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Pressure Cooker Yogurt without a "Yogurt" button - The Fervent Mama: It didn't take me long to find out that you can make pressure cooker yogurt in any kind of pressure cooker, even one without a yogurt button.

How To Make Pressure Cooker Yogurt When You Don’t Have A Yogurt Button

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I’m not a brand snob. There are very few things that I actually recommend by brand; other than toilet paper, dish soap, and Q-tips, I’m an off-brand type of girl. Whatever’s gonna save me some money, I’m good with it. Which is why I don’t have an Instant Pot *the crowd gasps*, or a pressure cooker with a yogurt function.

Pressure Cooker Yogurt without a "Yogurt" button - The Fervent Mama: It didn't take me long to find out that you can make pressure cooker yogurt in any kind of pressure cooker, even one without a yogurt button.

It didn’t take me long to find out that you can make pressure cooker yogurt in any kind of pressure cooker, even one without a yogurt button. Sure, it takes a couple extra steps. But when you taste the creamy deliciousness of pressure cooker yogurt, it won’t matter anymore.

Seriously though, if one of you want to buy me that Instant Pot 8 quart 9-in-one, I’d be more than grateful. Because I’m not against big brands, I just ain’t rich. But sometimes I cut corners where we can and it makes me feel good to get something at a great deal.

Pressure Cooker Yogurt without a "Yogurt" button - The Fervent Mama: It didn't take me long to find out that you can make pressure cooker yogurt in any kind of pressure cooker, even one without a yogurt button.

I’ve been having my pressure cooker for a while, probably before they got extremely popular. Although I do wish I had gone with Instant Pot first. Between the simple functions and great customer service, they’re well worth the price. Especially since I’ve already had to order replacement parts from China for my off-brand.

But, if you’re like me and your pressure cooker doesn’t have a yogurt button, don’t fret. We’re gonna help you make some of the best pressure cooker yogurt, and your lack of buttons will no longer be an issue.

There seems to be a lot of discussion as to what kind of milk you should use when you make yogurt in your pressure cooker. Honestly, after trial, error, and research, there’s little truth to a lot of claims. I’m just going to share with you what I’ve gathered and you can do with it what you may.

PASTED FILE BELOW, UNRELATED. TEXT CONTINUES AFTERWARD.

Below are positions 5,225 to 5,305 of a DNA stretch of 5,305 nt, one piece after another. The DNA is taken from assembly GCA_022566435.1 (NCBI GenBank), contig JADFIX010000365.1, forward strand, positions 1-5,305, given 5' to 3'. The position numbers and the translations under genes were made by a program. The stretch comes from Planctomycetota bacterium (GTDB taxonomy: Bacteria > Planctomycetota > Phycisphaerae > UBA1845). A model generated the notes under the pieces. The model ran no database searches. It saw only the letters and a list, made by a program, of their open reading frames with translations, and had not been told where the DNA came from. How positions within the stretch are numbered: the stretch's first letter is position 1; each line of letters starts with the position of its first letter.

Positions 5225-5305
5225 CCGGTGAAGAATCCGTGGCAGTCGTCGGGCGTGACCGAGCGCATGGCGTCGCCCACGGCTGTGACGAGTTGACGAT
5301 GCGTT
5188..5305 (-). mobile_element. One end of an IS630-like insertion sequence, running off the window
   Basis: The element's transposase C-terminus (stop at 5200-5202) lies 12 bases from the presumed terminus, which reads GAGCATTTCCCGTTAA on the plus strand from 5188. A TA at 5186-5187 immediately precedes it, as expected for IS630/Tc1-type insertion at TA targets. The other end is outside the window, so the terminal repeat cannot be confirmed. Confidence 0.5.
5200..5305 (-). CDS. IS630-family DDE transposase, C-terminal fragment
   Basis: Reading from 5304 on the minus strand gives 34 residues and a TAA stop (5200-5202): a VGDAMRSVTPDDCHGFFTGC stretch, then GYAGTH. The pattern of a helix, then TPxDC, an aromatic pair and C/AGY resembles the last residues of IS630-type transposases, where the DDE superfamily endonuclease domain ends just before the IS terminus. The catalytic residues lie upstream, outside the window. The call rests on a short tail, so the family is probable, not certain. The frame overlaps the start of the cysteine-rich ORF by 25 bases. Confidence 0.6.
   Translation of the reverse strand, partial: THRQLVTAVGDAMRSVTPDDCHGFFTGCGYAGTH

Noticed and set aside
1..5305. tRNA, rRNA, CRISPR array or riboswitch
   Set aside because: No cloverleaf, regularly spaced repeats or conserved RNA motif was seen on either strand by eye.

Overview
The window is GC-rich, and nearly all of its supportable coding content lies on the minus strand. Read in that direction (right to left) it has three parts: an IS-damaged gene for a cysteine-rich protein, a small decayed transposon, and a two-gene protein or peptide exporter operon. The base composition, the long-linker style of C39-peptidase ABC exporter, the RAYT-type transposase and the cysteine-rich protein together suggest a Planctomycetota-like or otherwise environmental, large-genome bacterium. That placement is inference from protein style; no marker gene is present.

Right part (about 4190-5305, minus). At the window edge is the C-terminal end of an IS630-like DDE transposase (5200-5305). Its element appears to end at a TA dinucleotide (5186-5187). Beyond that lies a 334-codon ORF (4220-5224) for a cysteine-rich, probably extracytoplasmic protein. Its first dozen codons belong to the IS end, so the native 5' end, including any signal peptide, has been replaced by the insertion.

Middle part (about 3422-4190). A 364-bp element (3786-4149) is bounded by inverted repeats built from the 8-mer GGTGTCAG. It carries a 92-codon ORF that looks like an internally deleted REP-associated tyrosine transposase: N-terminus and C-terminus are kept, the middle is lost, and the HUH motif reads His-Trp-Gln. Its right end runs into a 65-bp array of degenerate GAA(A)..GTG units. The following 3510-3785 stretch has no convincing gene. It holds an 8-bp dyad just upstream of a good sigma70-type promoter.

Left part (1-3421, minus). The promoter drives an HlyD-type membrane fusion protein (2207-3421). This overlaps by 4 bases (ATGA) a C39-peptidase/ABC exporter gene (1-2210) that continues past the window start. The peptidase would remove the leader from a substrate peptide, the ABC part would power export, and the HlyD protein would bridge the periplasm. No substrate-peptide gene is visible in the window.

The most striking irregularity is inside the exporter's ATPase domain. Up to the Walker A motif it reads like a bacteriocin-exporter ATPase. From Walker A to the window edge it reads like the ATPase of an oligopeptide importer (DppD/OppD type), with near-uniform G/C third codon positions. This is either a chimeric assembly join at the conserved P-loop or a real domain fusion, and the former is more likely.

• If you are using the “no-boil” or cold start method, or your pot has a yogurt function, you should be using an ultra-pasteurized milk. Ultra-pasteurized milk goes through a heating process that kills all other bacterias before you receive the milk, which means it is ready to be used in yogurt with no “bad” bacteria competition.
  • If you don’t have a yogurt button, or if you’re using the boil method, feel free to use any type of milk. You’ll be heating the milk to over 180°F, killing all other bacterias which will make your milk safe from “bad” bacteria.
  • Whole milk will make the creamiest yogurt, while lower fat brands will make a thinner yogurt. Straining can help with thickening.
  • You can use any type of starter for your yogurt, as long as it has both live and active cultures listed in the ingredients on the back. Choose the brand and flavor you like or just go with plain.
  • Once you make your yogurt, save some for later when you’ll need more starter for a new batch!
  • I’ve seen recipes that call for the yogurt starter in amounts of anywhere between 2 heaping tablespoons and 1/4 cup. The more you add, the thicker the result. But I don’t recommend anything more than 1/4 cup.
  • A sweetener or flavor can be after the yogurt is cooled and strained.
  • If your yogurt seems a little lumpy, use a hand or standing mixer to mix thoroughly!

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Pressure Cooker Yogurt, when you don’t have a yogurt button

Usually, when making pressure cooker yogurt, you’ll want to just press the button and leave it. But since we don’t have a yogurt button, we’ll be adding a few more steps. But everything is still very simple. Because we start with boiling the milk, you’ll want to be sure that your pot is room temp or cold to start so that the milk doesn’t scorch.

Pressure Cooker Yogurt without a "Yogurt" button - The Fervent Mama: It didn't take me long to find out that you can make pressure cooker yogurt in any kind of pressure cooker, even one without a yogurt button.

Pour a full gallon of whatever milk you choose into your pressure cooker and press the Sear/Saute function. This is the step that gets tricky. We’ll be bringing the yogurt to 180°F to kill all bacteria. Not only do you need to watch the temp carefully, but you’ll want to stir the milk often so that it doesn’t curdle or burn.

Looking for pressure cooker accessories? Check out our post on the BEST Pressure Cooker Accessories that are non-brand specific and can work for almost any pot!